More bad press for Governor Justice, West Virginia

West Virginia

CHARLESTON, W.Va. (WOWK) – For the second time this week “Forbes” magazine has published a highly-critical article of West Virginia Governor Jim Justice, after calling him “The Deadbeat Billionaire” on Tuesday.

The “Washington Post” has also weighed-in on the financial state of the Justice family businesses, such as the Greenbrier and charities, which are now under federal investigation.

Democrats worry the governor is giving the state a bad name.

“Well, I think it’s just a constant thing with the governor. That we have constant negative stories about the state and about him and things that make us all look bad. We can’t recruit businesses here if our head executive can’t pay his own bills,” said Del. Andrew Robinson, (D-Kanawha).

Earlier this week, Governor Justice spoke to reporters about the federal investigation and the bad publicity. He blames “Forbes Magazine” for misleading its intentions on the stories.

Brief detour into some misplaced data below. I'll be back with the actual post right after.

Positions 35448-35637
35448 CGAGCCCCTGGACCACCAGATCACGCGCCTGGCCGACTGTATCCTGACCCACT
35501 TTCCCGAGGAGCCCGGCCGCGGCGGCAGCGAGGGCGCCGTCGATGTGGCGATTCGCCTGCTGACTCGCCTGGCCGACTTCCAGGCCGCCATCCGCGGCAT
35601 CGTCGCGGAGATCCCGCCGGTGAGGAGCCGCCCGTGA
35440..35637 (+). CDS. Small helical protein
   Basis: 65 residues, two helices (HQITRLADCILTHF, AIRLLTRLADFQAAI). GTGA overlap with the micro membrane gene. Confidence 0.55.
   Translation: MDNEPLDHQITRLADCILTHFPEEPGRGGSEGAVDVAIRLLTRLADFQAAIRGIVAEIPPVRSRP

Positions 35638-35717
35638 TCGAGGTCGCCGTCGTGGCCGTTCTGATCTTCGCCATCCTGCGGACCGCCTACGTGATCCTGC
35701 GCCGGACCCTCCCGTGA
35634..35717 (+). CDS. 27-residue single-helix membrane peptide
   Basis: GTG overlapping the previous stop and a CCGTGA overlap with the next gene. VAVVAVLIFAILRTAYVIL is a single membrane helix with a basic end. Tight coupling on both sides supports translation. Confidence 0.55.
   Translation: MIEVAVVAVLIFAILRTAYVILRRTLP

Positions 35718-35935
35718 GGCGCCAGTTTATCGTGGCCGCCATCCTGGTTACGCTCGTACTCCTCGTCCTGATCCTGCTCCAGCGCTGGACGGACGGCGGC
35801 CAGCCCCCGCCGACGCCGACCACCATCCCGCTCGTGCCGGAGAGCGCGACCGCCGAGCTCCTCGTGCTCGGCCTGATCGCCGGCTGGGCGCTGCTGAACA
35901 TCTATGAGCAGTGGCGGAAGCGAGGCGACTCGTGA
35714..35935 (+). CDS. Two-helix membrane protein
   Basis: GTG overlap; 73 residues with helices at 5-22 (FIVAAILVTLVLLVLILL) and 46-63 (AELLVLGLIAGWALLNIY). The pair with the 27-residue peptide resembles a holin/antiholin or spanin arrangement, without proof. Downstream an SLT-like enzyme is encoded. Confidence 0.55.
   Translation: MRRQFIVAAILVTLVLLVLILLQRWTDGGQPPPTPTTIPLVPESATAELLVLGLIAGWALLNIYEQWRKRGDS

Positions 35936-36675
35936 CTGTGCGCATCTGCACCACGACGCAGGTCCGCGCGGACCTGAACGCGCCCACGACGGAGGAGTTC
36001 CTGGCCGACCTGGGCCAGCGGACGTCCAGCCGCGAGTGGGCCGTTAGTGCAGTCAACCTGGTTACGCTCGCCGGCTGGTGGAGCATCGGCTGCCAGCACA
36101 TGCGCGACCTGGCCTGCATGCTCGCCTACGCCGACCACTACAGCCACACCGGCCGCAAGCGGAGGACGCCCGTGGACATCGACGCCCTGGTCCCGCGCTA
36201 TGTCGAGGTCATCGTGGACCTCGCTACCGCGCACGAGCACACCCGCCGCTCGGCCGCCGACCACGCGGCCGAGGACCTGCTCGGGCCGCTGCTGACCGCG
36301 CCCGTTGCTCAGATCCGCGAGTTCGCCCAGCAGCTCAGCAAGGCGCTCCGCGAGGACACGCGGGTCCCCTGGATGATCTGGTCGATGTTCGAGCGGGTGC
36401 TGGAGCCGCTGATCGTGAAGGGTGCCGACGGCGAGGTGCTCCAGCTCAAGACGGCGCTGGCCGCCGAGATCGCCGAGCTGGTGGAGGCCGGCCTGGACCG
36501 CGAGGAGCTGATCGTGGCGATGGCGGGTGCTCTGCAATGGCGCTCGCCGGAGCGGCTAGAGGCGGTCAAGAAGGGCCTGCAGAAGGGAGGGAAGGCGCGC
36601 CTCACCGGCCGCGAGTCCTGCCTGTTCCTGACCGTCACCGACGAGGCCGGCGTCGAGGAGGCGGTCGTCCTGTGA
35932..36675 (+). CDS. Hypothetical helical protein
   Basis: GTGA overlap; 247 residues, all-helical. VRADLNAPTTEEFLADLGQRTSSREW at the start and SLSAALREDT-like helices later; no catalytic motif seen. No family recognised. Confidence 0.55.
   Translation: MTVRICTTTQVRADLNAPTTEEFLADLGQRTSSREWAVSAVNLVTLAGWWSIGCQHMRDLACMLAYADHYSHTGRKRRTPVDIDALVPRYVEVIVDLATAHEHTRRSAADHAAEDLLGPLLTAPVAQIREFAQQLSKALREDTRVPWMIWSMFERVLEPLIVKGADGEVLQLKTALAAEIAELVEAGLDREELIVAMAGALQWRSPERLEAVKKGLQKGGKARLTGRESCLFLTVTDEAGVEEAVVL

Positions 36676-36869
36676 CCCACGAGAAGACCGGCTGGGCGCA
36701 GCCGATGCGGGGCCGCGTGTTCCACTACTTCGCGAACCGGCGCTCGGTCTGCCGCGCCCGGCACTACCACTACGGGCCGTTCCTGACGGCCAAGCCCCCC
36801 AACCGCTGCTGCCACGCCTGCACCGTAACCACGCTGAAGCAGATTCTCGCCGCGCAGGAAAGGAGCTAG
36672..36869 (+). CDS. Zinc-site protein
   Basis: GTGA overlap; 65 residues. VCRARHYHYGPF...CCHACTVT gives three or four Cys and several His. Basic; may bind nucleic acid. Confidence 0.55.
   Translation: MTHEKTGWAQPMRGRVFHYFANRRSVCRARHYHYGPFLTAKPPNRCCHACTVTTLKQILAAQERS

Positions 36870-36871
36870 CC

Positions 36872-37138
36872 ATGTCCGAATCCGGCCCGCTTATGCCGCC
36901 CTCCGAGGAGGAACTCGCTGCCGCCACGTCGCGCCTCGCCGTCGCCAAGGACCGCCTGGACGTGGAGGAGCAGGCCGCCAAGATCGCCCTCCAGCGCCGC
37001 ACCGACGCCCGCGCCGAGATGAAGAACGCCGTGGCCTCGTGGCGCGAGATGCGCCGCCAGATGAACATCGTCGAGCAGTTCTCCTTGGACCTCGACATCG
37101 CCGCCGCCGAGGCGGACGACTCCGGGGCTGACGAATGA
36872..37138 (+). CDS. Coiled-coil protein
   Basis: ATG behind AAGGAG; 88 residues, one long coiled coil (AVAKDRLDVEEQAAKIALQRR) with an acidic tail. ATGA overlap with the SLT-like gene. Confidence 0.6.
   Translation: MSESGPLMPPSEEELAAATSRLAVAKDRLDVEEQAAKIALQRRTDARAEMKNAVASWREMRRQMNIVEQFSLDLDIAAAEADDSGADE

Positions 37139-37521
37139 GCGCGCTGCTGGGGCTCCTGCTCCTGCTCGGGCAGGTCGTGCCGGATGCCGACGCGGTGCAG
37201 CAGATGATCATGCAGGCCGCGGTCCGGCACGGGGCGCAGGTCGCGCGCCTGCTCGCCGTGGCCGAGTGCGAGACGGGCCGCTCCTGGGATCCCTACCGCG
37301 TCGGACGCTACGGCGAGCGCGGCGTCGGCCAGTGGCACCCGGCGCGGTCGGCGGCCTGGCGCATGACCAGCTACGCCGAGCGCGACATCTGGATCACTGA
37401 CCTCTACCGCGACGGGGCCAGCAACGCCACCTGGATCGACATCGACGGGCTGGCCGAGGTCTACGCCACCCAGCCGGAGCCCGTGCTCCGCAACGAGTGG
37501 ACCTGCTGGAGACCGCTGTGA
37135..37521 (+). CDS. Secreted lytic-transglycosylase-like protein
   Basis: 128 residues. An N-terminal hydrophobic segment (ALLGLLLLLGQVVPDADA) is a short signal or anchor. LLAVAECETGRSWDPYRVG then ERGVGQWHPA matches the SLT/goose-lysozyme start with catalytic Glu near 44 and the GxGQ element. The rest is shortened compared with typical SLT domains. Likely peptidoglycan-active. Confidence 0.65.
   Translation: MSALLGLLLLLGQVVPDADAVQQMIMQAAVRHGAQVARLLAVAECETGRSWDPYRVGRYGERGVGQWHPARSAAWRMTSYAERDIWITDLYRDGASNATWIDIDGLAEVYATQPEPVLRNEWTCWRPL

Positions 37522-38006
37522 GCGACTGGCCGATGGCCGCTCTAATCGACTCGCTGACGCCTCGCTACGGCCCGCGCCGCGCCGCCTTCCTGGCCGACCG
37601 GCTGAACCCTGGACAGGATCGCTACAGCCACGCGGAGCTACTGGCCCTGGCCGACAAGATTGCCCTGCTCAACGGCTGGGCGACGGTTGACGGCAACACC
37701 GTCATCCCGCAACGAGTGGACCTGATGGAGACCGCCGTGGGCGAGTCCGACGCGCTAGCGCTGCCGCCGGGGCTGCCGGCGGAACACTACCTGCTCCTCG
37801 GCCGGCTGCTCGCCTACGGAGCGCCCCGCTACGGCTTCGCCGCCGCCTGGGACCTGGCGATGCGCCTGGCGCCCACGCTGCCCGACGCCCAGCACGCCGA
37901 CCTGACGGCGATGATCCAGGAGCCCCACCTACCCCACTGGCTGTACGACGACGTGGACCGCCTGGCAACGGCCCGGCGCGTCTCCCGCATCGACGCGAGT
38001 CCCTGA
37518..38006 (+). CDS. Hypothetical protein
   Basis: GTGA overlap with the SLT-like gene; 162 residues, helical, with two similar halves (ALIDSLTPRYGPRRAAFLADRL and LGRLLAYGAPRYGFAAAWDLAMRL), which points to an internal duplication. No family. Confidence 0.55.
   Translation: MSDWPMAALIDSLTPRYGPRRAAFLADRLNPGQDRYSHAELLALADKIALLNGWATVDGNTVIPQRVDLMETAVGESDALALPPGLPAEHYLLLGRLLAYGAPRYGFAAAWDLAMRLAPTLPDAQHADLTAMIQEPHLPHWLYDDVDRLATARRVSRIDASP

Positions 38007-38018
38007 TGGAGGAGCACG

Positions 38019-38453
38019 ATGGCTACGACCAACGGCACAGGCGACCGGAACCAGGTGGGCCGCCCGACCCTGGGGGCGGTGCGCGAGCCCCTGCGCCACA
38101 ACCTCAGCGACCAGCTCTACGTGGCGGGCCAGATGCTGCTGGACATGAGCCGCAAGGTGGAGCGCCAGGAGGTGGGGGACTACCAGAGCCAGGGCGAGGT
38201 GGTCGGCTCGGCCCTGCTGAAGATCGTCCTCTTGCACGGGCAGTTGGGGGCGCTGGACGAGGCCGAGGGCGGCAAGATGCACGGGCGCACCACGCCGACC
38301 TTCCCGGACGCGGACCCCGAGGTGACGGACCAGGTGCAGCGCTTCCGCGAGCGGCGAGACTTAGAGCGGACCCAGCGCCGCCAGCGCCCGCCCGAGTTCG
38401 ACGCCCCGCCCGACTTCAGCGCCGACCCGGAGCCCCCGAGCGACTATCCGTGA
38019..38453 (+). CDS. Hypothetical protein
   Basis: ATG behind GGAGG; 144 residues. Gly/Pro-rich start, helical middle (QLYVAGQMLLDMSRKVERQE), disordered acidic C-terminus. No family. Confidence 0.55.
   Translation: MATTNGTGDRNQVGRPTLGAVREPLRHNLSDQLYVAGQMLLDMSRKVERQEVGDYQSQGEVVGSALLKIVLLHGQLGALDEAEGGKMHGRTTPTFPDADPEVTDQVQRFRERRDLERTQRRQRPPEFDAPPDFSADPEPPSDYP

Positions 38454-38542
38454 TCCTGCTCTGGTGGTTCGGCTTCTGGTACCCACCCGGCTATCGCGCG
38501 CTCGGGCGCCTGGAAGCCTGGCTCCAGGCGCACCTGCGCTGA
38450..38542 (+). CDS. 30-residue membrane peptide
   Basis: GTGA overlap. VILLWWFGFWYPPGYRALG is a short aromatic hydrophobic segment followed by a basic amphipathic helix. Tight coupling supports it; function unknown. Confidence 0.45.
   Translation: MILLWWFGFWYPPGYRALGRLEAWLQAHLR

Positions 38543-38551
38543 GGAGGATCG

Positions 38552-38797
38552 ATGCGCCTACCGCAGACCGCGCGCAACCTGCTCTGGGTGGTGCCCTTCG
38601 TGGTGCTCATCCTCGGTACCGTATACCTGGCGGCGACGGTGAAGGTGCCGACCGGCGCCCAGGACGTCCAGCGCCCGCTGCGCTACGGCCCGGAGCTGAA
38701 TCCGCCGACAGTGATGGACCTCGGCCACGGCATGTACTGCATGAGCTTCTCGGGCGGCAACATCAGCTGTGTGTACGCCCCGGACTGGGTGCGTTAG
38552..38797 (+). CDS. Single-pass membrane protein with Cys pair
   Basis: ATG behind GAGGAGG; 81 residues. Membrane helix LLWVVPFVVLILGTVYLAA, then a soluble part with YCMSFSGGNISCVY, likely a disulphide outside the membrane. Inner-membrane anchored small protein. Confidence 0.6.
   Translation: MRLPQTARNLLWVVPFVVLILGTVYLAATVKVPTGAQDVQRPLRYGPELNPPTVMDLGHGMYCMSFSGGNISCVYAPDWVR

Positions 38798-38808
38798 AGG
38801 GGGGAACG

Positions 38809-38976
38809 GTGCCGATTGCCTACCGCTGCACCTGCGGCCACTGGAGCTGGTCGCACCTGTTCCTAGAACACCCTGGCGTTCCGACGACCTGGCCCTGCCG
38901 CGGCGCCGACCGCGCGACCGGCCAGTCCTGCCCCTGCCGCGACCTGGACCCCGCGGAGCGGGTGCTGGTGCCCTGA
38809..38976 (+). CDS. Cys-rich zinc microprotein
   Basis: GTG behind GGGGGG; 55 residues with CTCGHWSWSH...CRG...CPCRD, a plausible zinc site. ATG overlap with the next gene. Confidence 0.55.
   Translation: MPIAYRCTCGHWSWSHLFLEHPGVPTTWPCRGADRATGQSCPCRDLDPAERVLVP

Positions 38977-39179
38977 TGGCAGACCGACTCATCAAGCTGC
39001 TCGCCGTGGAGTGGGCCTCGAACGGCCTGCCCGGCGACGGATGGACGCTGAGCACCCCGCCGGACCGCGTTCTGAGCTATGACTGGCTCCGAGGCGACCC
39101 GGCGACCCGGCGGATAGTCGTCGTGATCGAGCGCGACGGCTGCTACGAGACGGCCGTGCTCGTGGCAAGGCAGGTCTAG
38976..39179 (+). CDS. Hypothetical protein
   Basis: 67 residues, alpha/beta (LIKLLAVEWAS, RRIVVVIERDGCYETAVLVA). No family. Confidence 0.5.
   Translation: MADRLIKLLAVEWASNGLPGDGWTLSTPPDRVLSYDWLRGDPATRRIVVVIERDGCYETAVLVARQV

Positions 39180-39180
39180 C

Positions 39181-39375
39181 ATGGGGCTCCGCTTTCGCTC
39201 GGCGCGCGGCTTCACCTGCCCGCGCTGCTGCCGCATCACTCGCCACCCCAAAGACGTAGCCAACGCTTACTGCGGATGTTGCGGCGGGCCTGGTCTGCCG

“We opened our doors and said we don’t have anything to hide. You come on and look at everything and everything. And now what they’ve done is they’ve gone and just stabbed us in the back. Stabbed West Virginia in the back, stabbed me in the back,” said Gov. Jim Justice, (R-West Virginia).

But the Governor’s troubles aren’t just with “Forbes” and the Democrats. Key Republicans are also upset with him.

“Democrats can’t trust him because he lied to them initially. And Republicans don’t trust him because he wasn’t one of us, to begin with. It’s very hard and they’re having a hard time seeing exactly who would support this governor right now. I’m not surprised. I’d say his hard favorable are probably in the mid-20s at best,” said Rob Cornelius, Chairman, Wood County Republican Executive Committee.

The Governor has already announced his intention to run for re-election next year.

The last time West Virginia received sustained, negative national publicity was during the Supreme Court spending scandal. In that case, two justices received federal convictions, and three justices resigned.

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